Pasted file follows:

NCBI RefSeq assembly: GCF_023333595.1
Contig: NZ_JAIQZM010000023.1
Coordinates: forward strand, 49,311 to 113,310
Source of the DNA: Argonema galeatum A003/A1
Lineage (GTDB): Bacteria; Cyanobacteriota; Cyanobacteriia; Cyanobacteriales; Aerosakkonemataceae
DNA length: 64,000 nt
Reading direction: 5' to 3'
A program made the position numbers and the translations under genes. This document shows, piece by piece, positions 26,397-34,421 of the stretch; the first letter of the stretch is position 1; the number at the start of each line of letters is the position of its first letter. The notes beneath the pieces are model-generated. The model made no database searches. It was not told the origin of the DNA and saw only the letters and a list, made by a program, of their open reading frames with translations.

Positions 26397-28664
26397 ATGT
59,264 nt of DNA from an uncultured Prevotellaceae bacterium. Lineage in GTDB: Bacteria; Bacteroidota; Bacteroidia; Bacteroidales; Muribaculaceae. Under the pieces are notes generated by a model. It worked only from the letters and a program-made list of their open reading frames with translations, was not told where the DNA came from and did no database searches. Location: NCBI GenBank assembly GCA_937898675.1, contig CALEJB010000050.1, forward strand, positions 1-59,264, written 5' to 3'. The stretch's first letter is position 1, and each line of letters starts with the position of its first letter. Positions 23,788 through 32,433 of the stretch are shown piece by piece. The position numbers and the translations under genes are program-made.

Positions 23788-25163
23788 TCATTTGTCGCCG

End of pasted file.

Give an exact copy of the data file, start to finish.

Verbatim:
NCBI RefSeq assembly: GCF_023333595.1
Contig: NZ_JAIQZM010000023.1
Coordinates: forward strand, 49,311 to 113,310
Source of the DNA: Argonema galeatum A003/A1
Lineage (GTDB): Bacteria; Cyanobacteriota; Cyanobacteriia; Cyanobacteriales; Aerosakkonemataceae
DNA length: 64,000 nt
Reading direction: 5' to 3'
A program made the position numbers and the translations under genes. This document shows, piece by piece, positions 26,397-34,421 of the stretch; the first letter of the stretch is position 1; the number at the start of each line of letters is the position of its first letter. The notes beneath the pieces are model-generated. The model made no database searches. It was not told the origin of the DNA and saw only the letters and a list, made by a program, of their open reading frames with translations.

Positions 26397-28664
26397 ATGT
59,264 nt of DNA from an uncultured Prevotellaceae bacterium. Lineage in GTDB: Bacteria; Bacteroidota; Bacteroidia; Bacteroidales; Muribaculaceae. Under the pieces are notes generated by a model. It worked only from the letters and a program-made list of their open reading frames with translations, was not told where the DNA came from and did no database searches. Location: NCBI GenBank assembly GCA_937898675.1, contig CALEJB010000050.1, forward strand, positions 1-59,264, written 5' to 3'. The stretch's first letter is position 1, and each line of letters starts with the position of its first letter. Positions 23,788 through 32,433 of the stretch are shown piece by piece. The position numbers and the translations under genes are program-made.

Positions 23788-25163
23788 TCATTTGTCGCCG